To put the matter simply, Van Til argues that one must "begin" one's apologetic with the ontological Trinity. Contrast this with the view of apologetics set forth by Aquinas. For Thomas, and those who follow him, there is a "twofold mode of truth in what we profess about God." There are those truths which can be proved by natural reason, unaided by revelation. "Such are that God exists, that He is one, and the like."
In other words, for Thomas and Thomistic apologetics, what is to be proved is that God is, perhaps that he is one, and other similar matters. What should be most obvious and shocking to any who espouse a Reformed approach to theology is that this approach to apologetics, by definition, eschews any idea that God's revelation in general, and Scripture in particular, is the principium from which we are to reason and argue.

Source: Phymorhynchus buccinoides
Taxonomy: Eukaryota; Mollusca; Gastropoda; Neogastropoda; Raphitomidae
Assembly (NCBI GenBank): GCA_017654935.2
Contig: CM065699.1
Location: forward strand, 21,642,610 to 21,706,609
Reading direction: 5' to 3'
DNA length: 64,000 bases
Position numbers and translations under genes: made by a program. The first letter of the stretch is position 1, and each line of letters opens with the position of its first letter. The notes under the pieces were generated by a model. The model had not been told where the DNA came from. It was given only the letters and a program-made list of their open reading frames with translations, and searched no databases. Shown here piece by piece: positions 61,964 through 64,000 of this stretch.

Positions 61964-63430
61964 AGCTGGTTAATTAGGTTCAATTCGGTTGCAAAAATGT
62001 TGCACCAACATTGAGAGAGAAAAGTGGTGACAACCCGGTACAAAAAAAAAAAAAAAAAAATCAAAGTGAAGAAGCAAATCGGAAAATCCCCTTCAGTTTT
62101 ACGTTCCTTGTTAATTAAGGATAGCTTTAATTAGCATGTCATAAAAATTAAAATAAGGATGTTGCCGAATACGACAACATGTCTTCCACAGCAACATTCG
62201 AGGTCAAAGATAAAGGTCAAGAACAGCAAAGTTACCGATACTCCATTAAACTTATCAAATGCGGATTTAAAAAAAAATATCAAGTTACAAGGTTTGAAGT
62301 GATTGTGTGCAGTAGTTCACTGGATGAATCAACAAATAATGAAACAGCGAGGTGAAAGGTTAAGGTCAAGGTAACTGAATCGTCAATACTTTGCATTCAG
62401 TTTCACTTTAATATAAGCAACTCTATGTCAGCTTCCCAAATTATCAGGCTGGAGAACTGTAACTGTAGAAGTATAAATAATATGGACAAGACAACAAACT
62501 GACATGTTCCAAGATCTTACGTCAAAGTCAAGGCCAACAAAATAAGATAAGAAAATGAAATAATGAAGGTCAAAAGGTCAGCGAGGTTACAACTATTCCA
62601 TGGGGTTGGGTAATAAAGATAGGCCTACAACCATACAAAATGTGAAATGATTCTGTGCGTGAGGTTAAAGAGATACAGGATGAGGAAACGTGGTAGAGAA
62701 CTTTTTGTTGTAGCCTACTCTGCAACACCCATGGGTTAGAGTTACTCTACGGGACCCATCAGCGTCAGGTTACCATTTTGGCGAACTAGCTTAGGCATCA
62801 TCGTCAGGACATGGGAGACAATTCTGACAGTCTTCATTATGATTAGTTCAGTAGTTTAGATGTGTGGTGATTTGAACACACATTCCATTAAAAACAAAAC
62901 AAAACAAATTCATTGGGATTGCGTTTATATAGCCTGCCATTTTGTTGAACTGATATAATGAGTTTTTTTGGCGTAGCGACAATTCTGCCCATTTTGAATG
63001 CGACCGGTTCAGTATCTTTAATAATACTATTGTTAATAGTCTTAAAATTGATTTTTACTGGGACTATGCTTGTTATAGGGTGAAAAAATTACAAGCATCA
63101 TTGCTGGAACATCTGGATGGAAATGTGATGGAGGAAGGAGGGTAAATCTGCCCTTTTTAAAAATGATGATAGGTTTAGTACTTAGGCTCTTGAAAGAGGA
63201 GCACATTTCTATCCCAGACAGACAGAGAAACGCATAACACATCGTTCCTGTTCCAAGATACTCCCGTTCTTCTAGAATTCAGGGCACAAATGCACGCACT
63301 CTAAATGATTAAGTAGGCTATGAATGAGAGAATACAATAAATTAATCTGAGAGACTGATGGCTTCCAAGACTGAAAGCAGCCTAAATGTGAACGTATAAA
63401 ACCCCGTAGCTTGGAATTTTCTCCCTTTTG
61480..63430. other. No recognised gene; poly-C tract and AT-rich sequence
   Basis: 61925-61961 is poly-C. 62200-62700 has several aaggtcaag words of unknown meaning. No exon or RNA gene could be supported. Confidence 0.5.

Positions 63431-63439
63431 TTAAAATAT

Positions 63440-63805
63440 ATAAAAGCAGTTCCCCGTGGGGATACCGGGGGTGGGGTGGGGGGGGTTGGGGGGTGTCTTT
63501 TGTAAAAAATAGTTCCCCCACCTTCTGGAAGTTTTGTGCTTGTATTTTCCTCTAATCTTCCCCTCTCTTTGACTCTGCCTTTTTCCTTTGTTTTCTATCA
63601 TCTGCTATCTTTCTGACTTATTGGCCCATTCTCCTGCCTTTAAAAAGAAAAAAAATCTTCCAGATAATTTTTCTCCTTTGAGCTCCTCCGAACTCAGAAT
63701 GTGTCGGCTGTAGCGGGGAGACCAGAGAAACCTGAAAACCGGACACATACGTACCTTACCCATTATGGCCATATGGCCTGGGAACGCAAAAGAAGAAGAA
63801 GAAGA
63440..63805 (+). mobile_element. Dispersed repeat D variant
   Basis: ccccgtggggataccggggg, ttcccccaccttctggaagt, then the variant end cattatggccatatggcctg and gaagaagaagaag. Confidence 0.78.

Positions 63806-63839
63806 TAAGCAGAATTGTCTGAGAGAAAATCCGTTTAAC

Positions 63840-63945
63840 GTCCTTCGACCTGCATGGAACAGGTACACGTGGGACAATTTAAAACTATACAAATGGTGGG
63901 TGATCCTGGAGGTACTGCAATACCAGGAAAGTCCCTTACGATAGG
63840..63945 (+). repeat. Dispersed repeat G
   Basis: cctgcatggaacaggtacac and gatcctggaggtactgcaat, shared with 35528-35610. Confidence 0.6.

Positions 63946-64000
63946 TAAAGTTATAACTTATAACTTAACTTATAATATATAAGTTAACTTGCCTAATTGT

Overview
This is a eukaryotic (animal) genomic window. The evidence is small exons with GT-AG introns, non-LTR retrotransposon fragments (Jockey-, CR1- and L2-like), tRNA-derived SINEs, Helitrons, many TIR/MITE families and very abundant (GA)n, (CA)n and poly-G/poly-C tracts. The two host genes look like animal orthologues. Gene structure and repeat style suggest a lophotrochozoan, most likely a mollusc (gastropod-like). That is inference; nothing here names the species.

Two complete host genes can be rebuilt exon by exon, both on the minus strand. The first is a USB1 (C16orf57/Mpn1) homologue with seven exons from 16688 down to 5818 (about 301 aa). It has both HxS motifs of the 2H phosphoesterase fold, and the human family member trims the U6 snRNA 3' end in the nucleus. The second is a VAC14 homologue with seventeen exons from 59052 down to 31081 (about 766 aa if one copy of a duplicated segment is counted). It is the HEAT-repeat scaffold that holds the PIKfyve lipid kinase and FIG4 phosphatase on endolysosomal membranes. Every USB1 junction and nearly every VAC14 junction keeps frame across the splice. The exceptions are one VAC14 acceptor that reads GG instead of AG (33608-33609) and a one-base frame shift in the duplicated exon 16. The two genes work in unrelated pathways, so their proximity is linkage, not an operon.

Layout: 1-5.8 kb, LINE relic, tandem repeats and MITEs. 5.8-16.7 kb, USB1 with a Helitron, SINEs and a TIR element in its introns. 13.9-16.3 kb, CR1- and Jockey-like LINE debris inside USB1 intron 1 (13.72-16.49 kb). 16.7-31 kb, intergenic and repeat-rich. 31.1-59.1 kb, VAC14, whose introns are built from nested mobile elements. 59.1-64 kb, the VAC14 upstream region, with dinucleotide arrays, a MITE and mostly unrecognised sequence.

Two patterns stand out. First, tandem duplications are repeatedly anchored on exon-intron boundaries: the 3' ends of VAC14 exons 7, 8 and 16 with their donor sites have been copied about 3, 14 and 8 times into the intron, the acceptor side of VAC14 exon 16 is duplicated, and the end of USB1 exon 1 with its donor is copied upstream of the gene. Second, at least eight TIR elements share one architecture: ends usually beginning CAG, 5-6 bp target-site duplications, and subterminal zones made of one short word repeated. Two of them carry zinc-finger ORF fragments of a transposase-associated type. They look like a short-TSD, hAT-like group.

And now we can begin to see why and how it is that, for Van Til, apologetic methodology is itself inextricably bound to the preaching of the gospel. Given what we have said above, the following points can be seen to converge:
If we see the connection of these two crucial points in Van Til's approach, we'll begin to see that the preaching of the gospel itself must inevitably be the telos (ultimate object or aim) of this approach. Given that we must begin our discussion with what God has said about himself, we begin with the Triune God of Scripture. This is simply to say that we do not ask one who is outside of Christ to use the best of his rational capacities to move, with us, toward theism. Rather, we appeal to the true theism, the only true theism, that is already embedded in their souls. Given that they know God already, and that such knowledge, as suppressed, will bring sure condemnation, we "connect" that knowledge with the content of our apologetic in order that the unbeliever, by the Holy Spirit, might move from suppression to submission.